Poland’s right-wing coalition government won a narrow victory in Parliament on Wednesday when legislators passed a contentious media bill that could lead to an American-owned television station losing its license.
The passage of the media bill by the lower house came in a stormy and chaotic session of Parliament in which the legislation was briefly postponed by opposition legislators. The government forced a vote to rescind the postponement, bringing cries of outrage from legislators.
The long day of political shenanigans followed the withdrawal from the government of a small coalition partner in a dispute over the proposed new law. The departure of the coalition partner means the government has now lost its parliamentary majority.
The government, led by the Law and Justice party of Jaroslaw Kaczynski, will continue to lead Poland unless it loses a vote of confidence, which would require a vote of two-thirds of the lower house. But the government is wounded and facing dissent from another coalition partner, so may not last until the next scheduled elections, in 2023.
On Tuesday, the small Agreement party, led by Deputy Prime Minister Jaroslaw Gowin, criticized the media bill, which has alarmed the United States and set off protests around Poland. When Prime Minister Mateusz Morawiecki fired Mr. Gowin for criticizing the legislation, the party formally left the government.
The Agreement party, with 13 seats in the 460-seat Sejm, or lower house, was the smallest and most moderate partner in the coalition, which is dominated by Law and Justice, and has also objected to new tax legislation.
The bill, which passed the lower house on Wednesday on a vote of 228 to 216, with 10 abstentions, would strengthen a ban on non-European companies controlling Polish broadcasters. The network most affected by the bill is TVN, which has numerous channels, including the popular all-news TVN24, and which is majority owned by the American company Discovery Inc. through a subsidiary registered in the Netherlands.
The network has been more critical of the government than most of the media, especially Poland’s public broadcaster, TVP, which has become an outlet for the government’s positions.
The Trump and Biden administrations have lobbied Warsaw to leave TVN alone, and recently Derek H. Chollet, the State Department counselor, warned the Polish government that further American investment could be at risk if the bill became law.
There have been many worries expressed about the new legislation, which appears to be a further attack on media freedom and independence. Since Law and Justice came to power in 2015, Poland has fallen from the 18th to 64th place in the World Press Freedom Index, compiled by media watchdog group Reporters Without Borders.
Mr. Gowin said that “this law clearly violates the principle of media freedom.” He added that it would “push us toward a confrontation with the United States, which is our most important ally from the point of view of defense.”
Timothy Garton Ash, a political scientist at Oxford who closely follows Poland, warned that Poland was following Hungary in “dismantling democracy inside a member state of the E.U.”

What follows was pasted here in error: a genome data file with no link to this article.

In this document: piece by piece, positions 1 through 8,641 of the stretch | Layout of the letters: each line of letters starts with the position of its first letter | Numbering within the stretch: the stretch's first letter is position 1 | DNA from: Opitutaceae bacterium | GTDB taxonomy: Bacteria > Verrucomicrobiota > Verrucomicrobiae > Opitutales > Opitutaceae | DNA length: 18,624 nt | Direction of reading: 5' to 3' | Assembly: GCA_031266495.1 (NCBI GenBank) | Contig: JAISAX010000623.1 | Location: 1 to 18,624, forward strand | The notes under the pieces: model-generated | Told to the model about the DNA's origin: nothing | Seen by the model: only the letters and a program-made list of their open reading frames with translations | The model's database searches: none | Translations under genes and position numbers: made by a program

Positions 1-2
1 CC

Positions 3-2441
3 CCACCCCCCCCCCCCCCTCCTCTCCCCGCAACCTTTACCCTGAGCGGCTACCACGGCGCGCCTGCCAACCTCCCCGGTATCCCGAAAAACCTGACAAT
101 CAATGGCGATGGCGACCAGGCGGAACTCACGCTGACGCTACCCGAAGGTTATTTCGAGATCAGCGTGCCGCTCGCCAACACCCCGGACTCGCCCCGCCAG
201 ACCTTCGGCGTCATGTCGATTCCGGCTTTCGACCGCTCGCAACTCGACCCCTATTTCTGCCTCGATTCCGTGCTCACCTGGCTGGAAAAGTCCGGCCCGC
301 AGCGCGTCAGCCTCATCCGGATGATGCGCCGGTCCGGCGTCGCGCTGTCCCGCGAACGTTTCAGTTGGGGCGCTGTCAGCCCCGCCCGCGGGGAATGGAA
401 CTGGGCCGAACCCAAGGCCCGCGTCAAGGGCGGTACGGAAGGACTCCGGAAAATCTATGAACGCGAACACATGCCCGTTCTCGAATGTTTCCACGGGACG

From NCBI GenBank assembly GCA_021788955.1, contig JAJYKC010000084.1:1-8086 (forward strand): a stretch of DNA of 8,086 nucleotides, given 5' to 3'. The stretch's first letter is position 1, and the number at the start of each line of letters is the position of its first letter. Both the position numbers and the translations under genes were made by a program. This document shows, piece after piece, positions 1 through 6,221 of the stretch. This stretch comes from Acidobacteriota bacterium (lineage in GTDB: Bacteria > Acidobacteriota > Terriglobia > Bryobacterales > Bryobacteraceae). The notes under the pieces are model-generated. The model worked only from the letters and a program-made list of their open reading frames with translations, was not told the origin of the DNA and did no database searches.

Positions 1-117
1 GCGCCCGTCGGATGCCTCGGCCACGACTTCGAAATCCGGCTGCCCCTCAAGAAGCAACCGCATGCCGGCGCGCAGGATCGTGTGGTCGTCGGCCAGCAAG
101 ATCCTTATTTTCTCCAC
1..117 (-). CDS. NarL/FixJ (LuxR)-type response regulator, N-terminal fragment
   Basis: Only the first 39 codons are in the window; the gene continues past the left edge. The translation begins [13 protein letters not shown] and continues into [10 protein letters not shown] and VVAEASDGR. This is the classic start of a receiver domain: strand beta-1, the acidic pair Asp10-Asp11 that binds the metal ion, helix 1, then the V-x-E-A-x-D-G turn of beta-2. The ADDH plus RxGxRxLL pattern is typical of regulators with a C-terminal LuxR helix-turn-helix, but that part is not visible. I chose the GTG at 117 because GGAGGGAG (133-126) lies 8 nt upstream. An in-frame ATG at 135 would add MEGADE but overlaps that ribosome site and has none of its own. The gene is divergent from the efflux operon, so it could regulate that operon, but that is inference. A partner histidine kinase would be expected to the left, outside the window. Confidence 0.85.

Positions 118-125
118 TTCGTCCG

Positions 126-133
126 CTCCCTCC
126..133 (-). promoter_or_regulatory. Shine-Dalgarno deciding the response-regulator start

Radoslaw Sikorski, a former Polish foreign and defense minister, and now an opposition European legislator, said that “a vote for taking over TVN” was a vote “for an anti-Western dictatorship with impunity for thieves.’’
To become law, the bill must go to the Senate, already controlled by the opposition, which has a month before it must vote. If rejected there, as expected, it must then be passed again by the lower house with an absolute majority, and then signed by the Polish president. So there will be considerable debate and lobbying to come.
The government argues that the bill is designed to prevent countries like Russia and China taking over local media; the opposition says that it is meant to bring TVN under the control of Polish owners who support the government.
Poland’s government is already in a major confrontation with the European Union over its challenge to the rule of law and the supremacy of the European Court of Justice.
Brussels has given Warsaw until Aug. 16 to comply with rulings from the European Court demanding the suspension of a disciplinary “chamber” that critics say has been used by Law and Justice to intimidate judges not to its liking. Poland’s top court has said that the European court, which is based in Luxembourg, does not have the power to impose such orders under Poland’s Constitution.
But last Saturday, the Polish government appeared to back away, with Mr. Kaczynski saying that Poland would “scrap the disciplinary chamber in the form in which it currently functions,” while continuing to insist that he did not recognize the European court’s orders because they went beyond the limits of E.U. treaties. The European Union has made it clear that its court’s rulings transcend national courts and vowed to fine Poland if it did not comply.
Mr. Kaczynski said that the government would propose a new version of the chamber in September. But Brussels considers Poland’s challenge to the rule of law and to media freedom to be deeper than the disciplinary chamber itself, so the conflict is expected to continue.
Anatol Magdziarz contributed reporting from Warsaw.